Sean Baker’s “The Florida Project” is a miracle. A look at poverty that neither preaches nor exploits, it’s both joyous and heartbreaking, opening our eyes to those on society’s margins without losing an ounce of humanity. The film takes place at The Magic Castle, a day-glo purple budget motel in Orlando. While tourists spend thousands at luxurious resorts, visitors only head to the ultra-cheap motel if their reservations fall through. Otherwise, it’s occupied by people who can’t afford to live… Read more

“Killing Gunther” might not be the worst movie of the year — I haven’t forgotten about you, “Baywatch” — but it could go down as the most disappointing. The film takes a talented cast and fun premise and ends up a leaden, misshapen whiff. It’s an action movie with no thrills and a comedy with few laughs, a mess that’s only seeing the inside of a very small number of theaters because of its “Saturday Night Live” pedigree and a supporting turn… Read more

“Little Shop of Horrors” might be the most adorable movie ever made about murder. Frank Oz’s adaptation of Alan Menken and Howard Ashman’s musical — itself a loose adaptation of an old Roger Corman film — is beloved for its toe-tapping numbers, awkward romance between geeky lovers, and a scene-stealing plant that belts out Motown. It’s helmed by Frank Oz, the voice of Fozzie Bear, Miss Piggy and Yoda. It spawned its own animated children’s series. Thirty years after its release,… Read more

So, I kind of dropped the ball on keeping links to the CROSS.CULTURE.CRITIC. podcast in here. I’ve had a great time co-hosting the show with Joe Yerke, and our conversations over the past few episodes have been really amazing. Not sure why I stopped posting them here, but I want to make sure you have an opportunity to listen in! On this week’s episode, Joe and I get serious and talk about the recent shooting in Las Vegas and America’s… Read more

Ridley Scott’s “Blade Runner” was released to ambivalence in 1982, but grew in esteem as film lovers celebrated its visuals and debated its philosophical underpinnings. The story of a detective named Deckard (Harrison Ford) grappling with his own humanity when hunting down androids — “replicants” — the film left audiences debating Deckard’s identity, and its vision of the future set the tone for cinematic dystopias to come. Thirty-five years later, a sequel seems misguided. Is there anything new to add… Read more

For the month of October, the Movie of the Week will be Halloween-related (although not necessarily horror). This week, I have four selections around one theme.  Growing up, I was a big haunted house fan. It started when I would venture into my grandfather’s basement with my siblings and cousins before Halloween each year. His birthday was just a few days before the holiday, and when we’d gather to celebrate, he’d have his downstairs tricked-out with spooky music, black lights,… Read more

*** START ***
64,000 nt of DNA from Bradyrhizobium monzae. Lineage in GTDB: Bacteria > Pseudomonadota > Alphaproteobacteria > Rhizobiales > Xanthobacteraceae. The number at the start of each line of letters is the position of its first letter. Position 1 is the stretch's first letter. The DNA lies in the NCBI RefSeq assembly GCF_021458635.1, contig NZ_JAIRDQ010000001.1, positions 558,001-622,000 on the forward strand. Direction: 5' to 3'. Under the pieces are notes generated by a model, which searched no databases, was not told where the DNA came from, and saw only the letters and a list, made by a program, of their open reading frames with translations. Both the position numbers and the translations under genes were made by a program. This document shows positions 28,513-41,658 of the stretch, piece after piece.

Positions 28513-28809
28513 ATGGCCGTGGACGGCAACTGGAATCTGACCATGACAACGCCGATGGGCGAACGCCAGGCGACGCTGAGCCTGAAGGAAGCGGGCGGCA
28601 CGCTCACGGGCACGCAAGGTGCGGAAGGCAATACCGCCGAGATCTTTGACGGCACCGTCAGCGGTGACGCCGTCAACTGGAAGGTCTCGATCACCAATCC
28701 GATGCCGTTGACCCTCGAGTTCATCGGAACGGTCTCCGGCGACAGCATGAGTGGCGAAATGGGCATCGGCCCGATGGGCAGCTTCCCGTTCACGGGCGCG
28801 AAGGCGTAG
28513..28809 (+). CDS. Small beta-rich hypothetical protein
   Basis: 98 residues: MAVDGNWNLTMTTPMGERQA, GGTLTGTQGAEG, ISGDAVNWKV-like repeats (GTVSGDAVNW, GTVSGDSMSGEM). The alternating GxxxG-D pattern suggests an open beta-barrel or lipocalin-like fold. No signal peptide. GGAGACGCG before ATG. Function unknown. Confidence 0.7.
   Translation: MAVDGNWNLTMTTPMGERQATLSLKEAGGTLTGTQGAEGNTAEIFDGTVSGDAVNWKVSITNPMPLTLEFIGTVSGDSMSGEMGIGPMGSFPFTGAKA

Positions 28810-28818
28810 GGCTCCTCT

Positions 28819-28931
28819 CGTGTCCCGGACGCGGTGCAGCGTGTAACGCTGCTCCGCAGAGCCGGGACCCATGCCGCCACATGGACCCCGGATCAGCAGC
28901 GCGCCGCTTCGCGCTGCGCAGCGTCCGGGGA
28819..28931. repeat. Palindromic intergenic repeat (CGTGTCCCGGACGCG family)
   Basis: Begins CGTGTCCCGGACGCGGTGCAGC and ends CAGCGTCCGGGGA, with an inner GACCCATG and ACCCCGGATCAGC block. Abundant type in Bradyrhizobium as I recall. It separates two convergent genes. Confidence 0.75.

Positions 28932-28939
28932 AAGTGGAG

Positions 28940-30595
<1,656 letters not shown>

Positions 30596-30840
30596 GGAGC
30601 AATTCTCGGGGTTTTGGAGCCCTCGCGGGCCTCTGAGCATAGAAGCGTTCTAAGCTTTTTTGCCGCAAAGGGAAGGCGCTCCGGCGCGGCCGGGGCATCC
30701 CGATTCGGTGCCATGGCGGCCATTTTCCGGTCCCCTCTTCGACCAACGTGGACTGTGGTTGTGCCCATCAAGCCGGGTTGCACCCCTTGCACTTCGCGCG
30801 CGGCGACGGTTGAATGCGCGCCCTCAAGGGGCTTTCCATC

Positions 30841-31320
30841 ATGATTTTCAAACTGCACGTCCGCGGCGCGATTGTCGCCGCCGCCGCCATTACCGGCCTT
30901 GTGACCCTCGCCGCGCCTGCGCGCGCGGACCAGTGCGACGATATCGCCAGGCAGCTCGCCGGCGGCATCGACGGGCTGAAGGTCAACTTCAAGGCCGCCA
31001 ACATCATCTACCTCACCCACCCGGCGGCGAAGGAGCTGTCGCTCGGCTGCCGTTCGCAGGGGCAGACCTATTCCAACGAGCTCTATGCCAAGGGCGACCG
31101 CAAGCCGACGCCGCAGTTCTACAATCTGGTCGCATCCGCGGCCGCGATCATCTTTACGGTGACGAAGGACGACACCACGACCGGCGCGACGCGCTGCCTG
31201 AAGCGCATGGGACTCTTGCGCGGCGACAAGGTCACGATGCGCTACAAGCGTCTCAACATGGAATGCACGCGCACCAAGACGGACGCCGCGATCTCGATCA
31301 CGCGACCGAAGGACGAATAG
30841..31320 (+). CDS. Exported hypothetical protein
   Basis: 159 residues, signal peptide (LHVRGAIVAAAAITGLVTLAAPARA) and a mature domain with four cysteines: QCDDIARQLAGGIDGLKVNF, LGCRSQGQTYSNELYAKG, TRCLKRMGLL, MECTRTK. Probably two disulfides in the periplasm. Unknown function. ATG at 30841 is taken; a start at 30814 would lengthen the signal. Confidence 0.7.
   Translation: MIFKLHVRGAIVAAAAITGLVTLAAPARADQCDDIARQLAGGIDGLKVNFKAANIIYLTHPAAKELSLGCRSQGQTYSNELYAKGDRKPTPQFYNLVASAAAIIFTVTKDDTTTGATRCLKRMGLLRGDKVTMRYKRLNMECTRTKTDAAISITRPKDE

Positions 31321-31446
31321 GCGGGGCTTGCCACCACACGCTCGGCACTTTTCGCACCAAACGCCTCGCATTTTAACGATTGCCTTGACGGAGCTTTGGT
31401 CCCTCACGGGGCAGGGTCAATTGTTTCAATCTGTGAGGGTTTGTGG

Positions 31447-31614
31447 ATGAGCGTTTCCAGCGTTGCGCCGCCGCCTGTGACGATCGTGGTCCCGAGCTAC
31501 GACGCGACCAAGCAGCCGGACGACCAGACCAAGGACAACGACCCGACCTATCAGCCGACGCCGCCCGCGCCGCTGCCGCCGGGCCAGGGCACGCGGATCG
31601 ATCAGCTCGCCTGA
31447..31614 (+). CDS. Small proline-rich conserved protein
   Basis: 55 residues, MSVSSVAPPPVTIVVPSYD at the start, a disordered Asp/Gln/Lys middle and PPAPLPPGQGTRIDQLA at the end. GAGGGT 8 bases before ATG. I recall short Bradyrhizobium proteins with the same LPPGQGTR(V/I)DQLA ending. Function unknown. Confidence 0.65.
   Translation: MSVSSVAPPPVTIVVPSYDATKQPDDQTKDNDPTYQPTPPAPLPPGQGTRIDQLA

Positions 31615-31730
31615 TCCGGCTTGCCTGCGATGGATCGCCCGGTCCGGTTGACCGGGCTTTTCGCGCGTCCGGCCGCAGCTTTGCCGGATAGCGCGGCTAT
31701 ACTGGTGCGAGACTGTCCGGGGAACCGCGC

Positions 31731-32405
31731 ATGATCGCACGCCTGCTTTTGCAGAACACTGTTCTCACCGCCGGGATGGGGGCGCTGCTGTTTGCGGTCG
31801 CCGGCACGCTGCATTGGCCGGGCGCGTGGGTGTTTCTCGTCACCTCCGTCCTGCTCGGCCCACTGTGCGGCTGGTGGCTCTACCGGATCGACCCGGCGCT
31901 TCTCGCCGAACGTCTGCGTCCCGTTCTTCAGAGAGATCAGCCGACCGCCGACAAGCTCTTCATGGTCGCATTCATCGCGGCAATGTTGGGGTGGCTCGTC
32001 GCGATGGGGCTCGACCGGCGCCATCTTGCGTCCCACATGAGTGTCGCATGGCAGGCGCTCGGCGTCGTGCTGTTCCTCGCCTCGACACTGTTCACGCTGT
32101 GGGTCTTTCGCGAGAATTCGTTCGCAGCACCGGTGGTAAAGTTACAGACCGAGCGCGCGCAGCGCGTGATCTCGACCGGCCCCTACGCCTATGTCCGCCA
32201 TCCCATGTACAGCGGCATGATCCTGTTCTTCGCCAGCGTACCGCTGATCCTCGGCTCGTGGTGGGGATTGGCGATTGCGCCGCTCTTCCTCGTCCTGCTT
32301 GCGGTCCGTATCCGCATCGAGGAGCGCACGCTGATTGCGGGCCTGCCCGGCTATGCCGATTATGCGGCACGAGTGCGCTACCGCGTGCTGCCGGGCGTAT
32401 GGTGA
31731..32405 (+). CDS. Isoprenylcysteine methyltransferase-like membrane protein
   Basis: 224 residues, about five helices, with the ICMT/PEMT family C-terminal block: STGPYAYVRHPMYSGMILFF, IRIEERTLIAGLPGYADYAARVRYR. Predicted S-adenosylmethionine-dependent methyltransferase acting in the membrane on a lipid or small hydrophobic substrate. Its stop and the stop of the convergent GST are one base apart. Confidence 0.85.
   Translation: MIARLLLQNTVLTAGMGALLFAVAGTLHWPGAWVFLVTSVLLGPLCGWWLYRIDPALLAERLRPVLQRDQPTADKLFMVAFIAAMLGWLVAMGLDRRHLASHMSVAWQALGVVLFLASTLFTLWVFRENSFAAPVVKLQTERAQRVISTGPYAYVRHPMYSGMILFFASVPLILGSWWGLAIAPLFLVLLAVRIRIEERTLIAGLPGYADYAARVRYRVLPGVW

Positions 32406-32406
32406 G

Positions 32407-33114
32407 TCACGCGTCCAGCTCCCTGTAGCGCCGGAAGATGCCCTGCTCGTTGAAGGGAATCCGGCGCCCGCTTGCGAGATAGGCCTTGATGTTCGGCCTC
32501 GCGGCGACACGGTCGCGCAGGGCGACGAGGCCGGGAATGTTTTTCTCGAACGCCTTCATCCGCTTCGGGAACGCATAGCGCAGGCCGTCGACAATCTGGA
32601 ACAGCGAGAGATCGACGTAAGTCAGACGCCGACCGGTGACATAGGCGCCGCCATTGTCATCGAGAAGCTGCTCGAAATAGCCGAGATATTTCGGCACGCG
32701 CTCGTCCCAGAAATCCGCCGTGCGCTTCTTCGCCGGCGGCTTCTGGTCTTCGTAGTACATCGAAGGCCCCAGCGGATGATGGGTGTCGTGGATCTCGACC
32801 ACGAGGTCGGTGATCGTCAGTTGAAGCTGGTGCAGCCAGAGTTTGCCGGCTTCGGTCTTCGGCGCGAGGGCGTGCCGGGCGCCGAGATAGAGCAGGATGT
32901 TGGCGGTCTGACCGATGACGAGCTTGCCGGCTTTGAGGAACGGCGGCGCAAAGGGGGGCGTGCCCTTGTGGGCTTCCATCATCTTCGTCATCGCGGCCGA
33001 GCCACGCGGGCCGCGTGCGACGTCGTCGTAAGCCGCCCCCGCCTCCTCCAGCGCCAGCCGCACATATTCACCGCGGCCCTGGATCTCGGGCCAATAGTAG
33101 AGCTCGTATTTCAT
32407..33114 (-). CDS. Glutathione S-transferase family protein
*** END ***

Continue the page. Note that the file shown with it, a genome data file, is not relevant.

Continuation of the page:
This weekend, HBO airs its documentary “Spielberg,” a 2.5-hour long overview of the career of America’s most beloved director. I wouldn’t be a film fan if it wasn’t for Spielberg. “E.T.” was the first film I ever saw in a theater, and my first (of seven) big-screen viewing of “Jurassic Park” is what made me fall in love with the movies. “Saving Private Ryan” was the first movie that devastated me emotionally, and on any given day it’s a toss-up… Read more

I’m going to keep this short, because this is a fun one and I can’t wait for ya’ll to hear it. Joe and I have been doing this CROSS.CULTURE.CRITIC. podcast for a few months now, and as I’ve said before, it’s exceeded my expectations. Not just in terms of downloads, although that’s been pleasantly surprising, but in terms of fulfillment. It’s truly a lot of fun to sit and record this show with him, and there have been times when… Read more

This is a new weekly feature I’m going to be running here. I hope you enjoy it. A lot of these will be films I’m watching in grad school, but we’ll get some other movies in there too. Feel free to submit your picks as well in the comments, on my Facebook page (link below) or via email. I hope you enjoy this new addition!  This semester, I’m taking a class about depictions of journalism and politics in film. We’re… Read more

If, like me, you grew up listening to Christian music, you know the work of Steve Taylor. In the 1980 and 1990s, he was a provocateur, with songs like “I Want to Be a Clone,” “I Blew Up the Clinic Real Good” and “Cash Cow” not only bringing Christian music to the masses but also pointing a finger at the church and its hypocrisy. As a teenager, he was deeply involved with albums by the Insyderz, the Newsboys and Sixpence… Read more

Follow Us!



Browse Our Archives